Beginning March 15, anyone ages 16 to 64 with a developmental disability, cancer or other conditions that would put them at risk of death and complications from COVID-19 will be eligible for the vaccine, California Department of Public Health officials said during a press briefing on Friday.
The department sent the directive to vaccinators and local health departments in a Feb. 12 memo announcing the change, which will allow health care providers to "use their clinical judgement" to vaccinate certain people who are deemed to be at the "very highest risk" for severe illness and death.
Starting March 15, people ages 16-64 with the following conditions will be eligible: current cancer, with a debilitated or immunocompromised state; chronic kidney disease, stage 4 or above; oxygen-dependent chronic pulmonary disease; Down syndrome; immunocompromised state (weakened immune system) from a solid organ transplant; pregnancy; sickle cell disease; heart conditions such as heart failure, coronary artery disease or cardiomyopathies (but not hypertension); severe obesity (body mass index equal or greater than 40 and Type 2 diabetes mellitus with a hemoglobin A1c level greater than 7.5%.
People with a developmental or other severe, high-risk disability are also eligible if one or more of the following applies: the person is likely to develop severe, life-threatening illness or death from COVID-19 infection; acquiring COVID-19 will limit the person's ability to receive ongoing care or services that are vital to their well-being and survival; and if providing adequate and timely COVID-19 care will be particularly challenging as a result of the person's disability.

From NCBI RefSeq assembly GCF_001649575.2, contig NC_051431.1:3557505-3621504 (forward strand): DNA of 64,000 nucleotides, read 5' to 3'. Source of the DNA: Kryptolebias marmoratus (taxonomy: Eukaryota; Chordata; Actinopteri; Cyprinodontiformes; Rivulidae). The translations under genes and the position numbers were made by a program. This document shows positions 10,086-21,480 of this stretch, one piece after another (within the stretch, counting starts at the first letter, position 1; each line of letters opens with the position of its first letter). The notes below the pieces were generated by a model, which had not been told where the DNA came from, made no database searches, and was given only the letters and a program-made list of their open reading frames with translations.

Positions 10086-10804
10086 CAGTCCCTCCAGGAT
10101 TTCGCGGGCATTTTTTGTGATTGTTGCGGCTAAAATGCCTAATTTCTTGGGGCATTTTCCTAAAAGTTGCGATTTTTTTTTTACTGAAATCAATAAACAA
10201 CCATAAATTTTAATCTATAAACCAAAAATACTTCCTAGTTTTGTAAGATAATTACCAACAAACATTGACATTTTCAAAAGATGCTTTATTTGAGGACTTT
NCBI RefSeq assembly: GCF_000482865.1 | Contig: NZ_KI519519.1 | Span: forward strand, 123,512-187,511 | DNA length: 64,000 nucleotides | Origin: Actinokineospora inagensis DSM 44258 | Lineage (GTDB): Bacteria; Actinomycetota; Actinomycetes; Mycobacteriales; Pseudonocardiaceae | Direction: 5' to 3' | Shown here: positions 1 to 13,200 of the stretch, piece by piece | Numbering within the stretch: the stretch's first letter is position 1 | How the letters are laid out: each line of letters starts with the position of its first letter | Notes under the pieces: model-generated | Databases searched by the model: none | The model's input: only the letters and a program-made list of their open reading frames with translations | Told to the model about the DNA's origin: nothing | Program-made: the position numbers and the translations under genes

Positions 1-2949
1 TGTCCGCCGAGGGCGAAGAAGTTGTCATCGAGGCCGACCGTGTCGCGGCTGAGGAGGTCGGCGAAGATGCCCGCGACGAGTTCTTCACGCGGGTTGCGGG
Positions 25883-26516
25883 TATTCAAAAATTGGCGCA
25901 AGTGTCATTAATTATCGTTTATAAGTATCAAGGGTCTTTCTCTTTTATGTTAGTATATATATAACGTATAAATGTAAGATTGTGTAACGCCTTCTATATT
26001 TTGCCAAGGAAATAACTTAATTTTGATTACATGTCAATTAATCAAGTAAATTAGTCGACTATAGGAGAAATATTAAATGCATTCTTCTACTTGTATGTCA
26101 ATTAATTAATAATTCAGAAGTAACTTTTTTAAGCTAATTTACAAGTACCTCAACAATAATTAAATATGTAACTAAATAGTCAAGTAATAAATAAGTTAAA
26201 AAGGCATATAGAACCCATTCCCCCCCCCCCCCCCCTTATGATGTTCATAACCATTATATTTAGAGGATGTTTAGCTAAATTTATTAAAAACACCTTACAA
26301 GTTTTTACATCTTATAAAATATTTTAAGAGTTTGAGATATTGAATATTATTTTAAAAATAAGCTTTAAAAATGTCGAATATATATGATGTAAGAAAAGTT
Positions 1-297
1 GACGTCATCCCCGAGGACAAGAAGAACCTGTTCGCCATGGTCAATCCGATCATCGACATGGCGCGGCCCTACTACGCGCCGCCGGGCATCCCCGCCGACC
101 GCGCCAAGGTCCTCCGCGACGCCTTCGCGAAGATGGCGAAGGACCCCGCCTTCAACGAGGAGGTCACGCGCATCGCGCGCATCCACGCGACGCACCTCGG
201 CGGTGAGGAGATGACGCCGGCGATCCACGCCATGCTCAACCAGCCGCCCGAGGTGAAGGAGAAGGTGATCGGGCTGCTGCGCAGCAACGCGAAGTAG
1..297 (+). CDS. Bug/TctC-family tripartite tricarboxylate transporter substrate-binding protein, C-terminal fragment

Dr. Mark Ghaly, California's secretary of the Health and Human Services Agency, said the guidelines are consistent with the state's goals to protect those who are most vulnerable to the coronavirus as quickly as possible. The decision to open vaccine administration to these groups comes after weeks of work with stakeholder groups.
"There are 4 to 6 million people in these groups," he said. Altogether, the number of eligible people from existing groups approved for the vaccines and this new number would equal 17 million to 19 million, Ghaly said.
In the coming weeks, the state will continue to build up its infrastructure to accommodate the increasing numbers of people who will become eligible. How people will be asked to prove they fall into one of these categories still hasn't been worked out, he said.
The main concern continues to be the scarcity of vaccines, he added. The state does have supplies for the next three weeks. Ghaly said he anticipates that some of the increased dose supply will come from additional doses that can be pulled from vials. That number could go considerably higher.
The Food and Drug Administration on Friday agreed to allow drug manufacturer Moderna to increase its COVID-19 vaccine doses by up to 40% in each vial, or from 10 to 14 doses, according to The New York Times. The Pfizer-BioNTech vaccine doses will increase from five to six doses per vial.
State health officials are still operating under its phased-eligibility protocols, currently in its Phase 1A and Phase 1B Tier 1. The state plans to switch to age-based eligibility but it hasn't worked out the details yet, Ghaly said.
Find comprehensive coverage on the Midpeninsula's response to the new coronavirus by Palo Alto Online, the Mountain View Voice and the Almanac here.